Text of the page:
OTTAWA (NEWS 1130) – Statistics Canada says after three months of growth, the country’s real gross domestic product was essentially unchanged in February.
Without declines, particularly in educational services, and disruptions in the transportation and warehousing sector, the agency says the economy would have grown 0.2 per cent.
"…GDP was essentially unchanged in February, as declines particularly in educational services, and disruptions in the transportation and warehousing sector stalled the economy. Excluding these two sectors, the economy would have grown 0.2%." -Statscan@NEWS1130
— Richard Dettman (@rwdettman) April 30, 2020
In addition, Statistics Canada says the global spread of COVID-19 “continued affecting the potential growth of Canada’s gross domestic product (GDP) in February through reduced movement of people, goods and services.”
At the time, the economy was being significantly impacted by rail blockades. The transportation and warehousing sector was down for the third time in four months in February, with rail transport seeing a decline of 5.1 per cent after a 0.7 decrease in January.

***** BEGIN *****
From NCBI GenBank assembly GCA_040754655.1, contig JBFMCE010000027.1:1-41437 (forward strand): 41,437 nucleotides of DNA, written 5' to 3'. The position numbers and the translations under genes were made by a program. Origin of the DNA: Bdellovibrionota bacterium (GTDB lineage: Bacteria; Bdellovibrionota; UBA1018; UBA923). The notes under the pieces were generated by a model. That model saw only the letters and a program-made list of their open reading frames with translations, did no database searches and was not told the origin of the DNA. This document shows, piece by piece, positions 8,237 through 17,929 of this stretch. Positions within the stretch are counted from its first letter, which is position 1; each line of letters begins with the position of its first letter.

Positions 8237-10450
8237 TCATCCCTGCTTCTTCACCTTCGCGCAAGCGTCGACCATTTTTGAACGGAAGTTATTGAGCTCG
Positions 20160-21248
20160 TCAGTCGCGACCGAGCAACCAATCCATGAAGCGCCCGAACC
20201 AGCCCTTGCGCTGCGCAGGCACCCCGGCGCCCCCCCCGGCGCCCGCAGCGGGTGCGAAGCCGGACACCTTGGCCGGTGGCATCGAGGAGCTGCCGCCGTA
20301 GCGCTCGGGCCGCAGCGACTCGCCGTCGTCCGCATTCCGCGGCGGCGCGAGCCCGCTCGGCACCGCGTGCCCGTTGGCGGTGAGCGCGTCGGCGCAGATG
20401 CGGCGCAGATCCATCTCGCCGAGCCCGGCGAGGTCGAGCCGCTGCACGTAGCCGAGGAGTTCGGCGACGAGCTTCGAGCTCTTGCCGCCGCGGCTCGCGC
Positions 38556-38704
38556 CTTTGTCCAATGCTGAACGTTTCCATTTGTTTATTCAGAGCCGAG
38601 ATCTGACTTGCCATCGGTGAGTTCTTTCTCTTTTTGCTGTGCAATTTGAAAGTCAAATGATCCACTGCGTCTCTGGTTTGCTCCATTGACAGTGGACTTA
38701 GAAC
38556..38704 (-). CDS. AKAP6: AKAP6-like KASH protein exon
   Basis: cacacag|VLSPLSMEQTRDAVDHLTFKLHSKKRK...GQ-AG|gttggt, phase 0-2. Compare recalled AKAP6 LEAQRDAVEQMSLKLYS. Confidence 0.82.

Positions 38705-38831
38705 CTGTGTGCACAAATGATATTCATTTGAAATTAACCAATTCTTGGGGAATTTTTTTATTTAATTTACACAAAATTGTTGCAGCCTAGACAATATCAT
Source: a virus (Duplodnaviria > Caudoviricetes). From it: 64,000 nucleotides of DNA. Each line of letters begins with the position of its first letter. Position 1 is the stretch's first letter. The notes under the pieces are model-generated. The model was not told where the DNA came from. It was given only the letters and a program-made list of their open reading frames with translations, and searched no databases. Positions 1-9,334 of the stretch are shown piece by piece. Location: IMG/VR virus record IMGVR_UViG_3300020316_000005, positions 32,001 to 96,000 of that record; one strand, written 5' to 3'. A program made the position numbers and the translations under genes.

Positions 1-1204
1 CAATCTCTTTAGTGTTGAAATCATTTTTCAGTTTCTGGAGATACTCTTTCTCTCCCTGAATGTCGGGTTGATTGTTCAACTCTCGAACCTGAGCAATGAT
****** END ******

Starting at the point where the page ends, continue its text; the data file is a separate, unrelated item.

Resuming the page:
Rail blockades impacted the movement of goods and people for about 21 days.
The full disruptive effect of the coronavirus pandemic on the Canadian economy should be reflected “notably” in March numbers, as well as those to come in the months following.
According to preliminary indications, Statistics Canada says “economic contraction in March was the largest since the series started in 1961.”
StatsCan says the global spread of COVID-19 continued affecting the potential growth of Canada's GDP in February through reduced movement of people, goods and services.
The full disruptive effect on the Canadian economy should be reflected in March numbers. @NEWS1130
— Amanda Wawryk (@AmandaWawryk) April 30, 2020
Earlier this month, Statistics Canada released a “flash estimate” for GDP in March showing a decline of about nine per cent. Meanwhile, the flash estimate for the first quarter indicated a decline of about 2.6 per cent.
Statistics Canada says it’s been producing flash estimates given the unique situation created by the COVID-19 crisis.
The official GDP estimate for March is expected to be released on May 29.
Richard Dettman will have more in Business at :26 and :56.